To read Michael Collier is to confront a series of contradictions. Although he was part of the generation that came of age during a decade of intense social and political activism, a generation caught up in the agenda of civil rights, women’s rights, and the peace movement, Collier’s poetry speaks of a fascination with the domestic landscape of his own childhood. His vision recalls Edwin Arlington Robinson’s compassionate portraits of the misfits and eccentrics of Tilbury Town.
Although he has worked as an activist on issues ranging from local education reform to environmentalism, Collier writes verse that seldom touches such hot-button contemporary questions but is rather focused on the unsuspected dramas that occur next door and down the street. More interesting, despite his academic background, Collier writes verse that is accessible, gently musical, and inviting. Reassuringly immediate, such verse exploits the natural inflections and collisions of sound that occur in colloquial English. Collier finds such unadorned language sufficiently musical to sustain the rich tones of verse. More notable, his verse forsakes the expected academic posturings of ironic distancing and cynicism; Collier’s vision is at once compassionate and humane, exhibiting a depth of emotion for his characters, who exist along the margins of the ordinary.
Collier is clearly fascinated by things, by gizmos and machines, by the sheer mechanical complex of the contemporary world: “I’m a consumer,” he has said. “I like things. I’m fascinated by the mechanical world.” Collier is ultimately, however, tuned to the subtler interior worlds of those who come in contact with such machines—their vulnerabilities and eccentricities amid the overwhelmingly technical culture of the modern world.
The Clasp, and Other Poems
The opening poem of The Clasp, and Other Poems, “Ancestors,” sets Collier’s agenda: He admits that he descends from village dentists, and the poem captures those long-ago, often difficult surgical excavations into the “fleshy rose/ pulsing in the root like the heart’s/ faintest hint.” By comparing the rotted tooth to the heart, Collier offers the image of the clumsy dentist’s painful surgeries as fitting metaphor for the work of the poet, necessarily rooting out the painful experiences of the heart, explorations that may seem barbaric but are essentially therapeutic. Despite being barely in his thirties at the time of this collection’s writing, Collier clearly felt the gravitational pull of time, the uneasy responsibility of memory, and the heavy intrusion of recollection.
These poems exist simultaneously in two tenses, crossed by the shadows and dreams where the forgotten and the neglected persist: “I don’t believe that what we lose/ is lost forever.” Collier draws on those occasions when the difficult past unexpectedly resurfaces: rummaging among old photographs, conducting otherwise innocuous conversations, being suspended delicately between sleep and wakefulness, ministering to an ailing loved one.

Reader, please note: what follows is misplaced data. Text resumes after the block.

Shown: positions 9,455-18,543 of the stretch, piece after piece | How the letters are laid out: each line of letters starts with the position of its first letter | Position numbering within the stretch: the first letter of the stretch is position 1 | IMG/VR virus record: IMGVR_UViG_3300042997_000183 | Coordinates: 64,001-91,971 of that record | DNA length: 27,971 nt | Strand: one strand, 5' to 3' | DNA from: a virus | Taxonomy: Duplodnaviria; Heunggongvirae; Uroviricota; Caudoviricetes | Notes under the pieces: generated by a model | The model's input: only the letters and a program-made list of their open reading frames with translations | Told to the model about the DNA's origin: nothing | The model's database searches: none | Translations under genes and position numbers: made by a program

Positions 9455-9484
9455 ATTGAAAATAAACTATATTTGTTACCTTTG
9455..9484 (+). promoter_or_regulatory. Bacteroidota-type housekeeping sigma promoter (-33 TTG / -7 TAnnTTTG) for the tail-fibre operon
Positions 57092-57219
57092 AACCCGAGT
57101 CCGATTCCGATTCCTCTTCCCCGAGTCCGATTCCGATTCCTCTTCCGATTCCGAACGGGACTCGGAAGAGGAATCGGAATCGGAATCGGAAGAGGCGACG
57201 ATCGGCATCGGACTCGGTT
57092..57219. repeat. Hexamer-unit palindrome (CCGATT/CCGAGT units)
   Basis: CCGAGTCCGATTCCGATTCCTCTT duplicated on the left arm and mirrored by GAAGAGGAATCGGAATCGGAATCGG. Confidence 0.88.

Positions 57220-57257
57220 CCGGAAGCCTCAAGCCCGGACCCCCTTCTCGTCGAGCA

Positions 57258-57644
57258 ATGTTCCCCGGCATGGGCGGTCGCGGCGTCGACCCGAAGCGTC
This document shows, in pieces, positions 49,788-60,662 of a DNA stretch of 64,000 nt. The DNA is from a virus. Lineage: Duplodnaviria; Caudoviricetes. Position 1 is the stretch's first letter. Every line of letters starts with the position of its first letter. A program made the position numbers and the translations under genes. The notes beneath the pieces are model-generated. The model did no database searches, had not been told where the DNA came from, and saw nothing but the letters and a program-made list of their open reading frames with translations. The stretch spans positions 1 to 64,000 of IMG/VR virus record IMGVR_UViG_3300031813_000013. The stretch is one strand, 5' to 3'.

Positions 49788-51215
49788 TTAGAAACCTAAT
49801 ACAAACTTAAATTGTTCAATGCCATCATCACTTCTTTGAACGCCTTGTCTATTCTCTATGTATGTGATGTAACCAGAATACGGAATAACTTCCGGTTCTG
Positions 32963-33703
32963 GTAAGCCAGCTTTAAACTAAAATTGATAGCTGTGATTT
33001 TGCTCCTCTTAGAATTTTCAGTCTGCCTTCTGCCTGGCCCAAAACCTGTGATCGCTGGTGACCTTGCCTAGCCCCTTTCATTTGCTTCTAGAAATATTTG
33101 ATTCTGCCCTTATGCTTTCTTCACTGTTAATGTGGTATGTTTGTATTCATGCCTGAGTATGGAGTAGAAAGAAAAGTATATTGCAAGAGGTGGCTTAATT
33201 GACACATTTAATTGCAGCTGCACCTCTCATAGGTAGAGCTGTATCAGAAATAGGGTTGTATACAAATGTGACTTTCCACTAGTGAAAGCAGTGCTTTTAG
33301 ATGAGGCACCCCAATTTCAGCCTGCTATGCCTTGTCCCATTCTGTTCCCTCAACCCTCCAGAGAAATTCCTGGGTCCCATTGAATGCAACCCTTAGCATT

In the poignant “Eyepiece,” Collier struggles to glimpse the moon through a neighbor’s telescope, only to find his view unexpectedly blocked when the scope snaps shut. Such denial of a fuller view unexpectedly compels him to remember his college roommate’s suicide and to concede how, eventually, everyone will similarly, suddenly, inexplicably disappear. Despite the heavy pressure of the past, the persistence of memory is revealed without sentimentality or melodramatic anxiety. Musically, the poems are executed with languid sounds, with rich, long vowels and rolling consonants in a meticulous orchestration of stresses and syllables that effect a quiet, hushed reading appropriate to verse that exists on the border between past and present.
The Folded Heart
Collier’s second collection, The Folded Heart, reinforces the premise of his first: There is no larger perspective than that of the personal past. As the title suggests, here is the gift of Collier’s heart, investigations into his past that are neatly, precisely fashioned (folded) within the lines of polished verse. Gathered here are recollections drawn from Collier’s childhood and adolescence, narratives of his family and his Arizona neighbors, episodes that are cast in verse not to indulge nostalgia or inflate ego but rather to explore the dimensions of each experience.
Few poems are written in the present tense, although “Tonight” is a beautiful exception, in which the poet considers the view outside his office window. The mood of the rest of this collection is consistently retrospective and somber. Careful detailing makes vivid a past that Collier, distanced in time from the events, finds nevertheless pressing and immediate. The sound of the poems is appropriately gentle, a weave of soft and rolling sounds that quietly create rhythms through the light beat of syllables, one stanza frequently flowing uninterrupted into the next without the harsh intrusion of punctuation.
As though following William Carlos Williams’s dictum “no ideas but in things,” Collier is able to fashion a symbolic landscape without heavy-handedness. For instance, in “Lagoon,” he recounts a boyhood episode when he accessed a closed golf course to steal lost balls and was chased by a guard dog, whose pursuit was ultimately curtailed by the course fence. What does the dog symbolize? Under Collier’s manipulation, the dog becomes a multilayered symbol that suggests more than it means: It may represent lost youth, the thwarted hand of authority, the uselessness of rules for a boy, the shattering intrusion of the dangers of the adult world, or, perhaps, the sheer thrill of disobedience. Thus, Collier ranges over his adolescence—recollections of performing in a third-grade theater production, purchasing a pigeon from a crafty neighbor, playing air guitar, skimming a dead bat...
(The entire section is 2445 words.)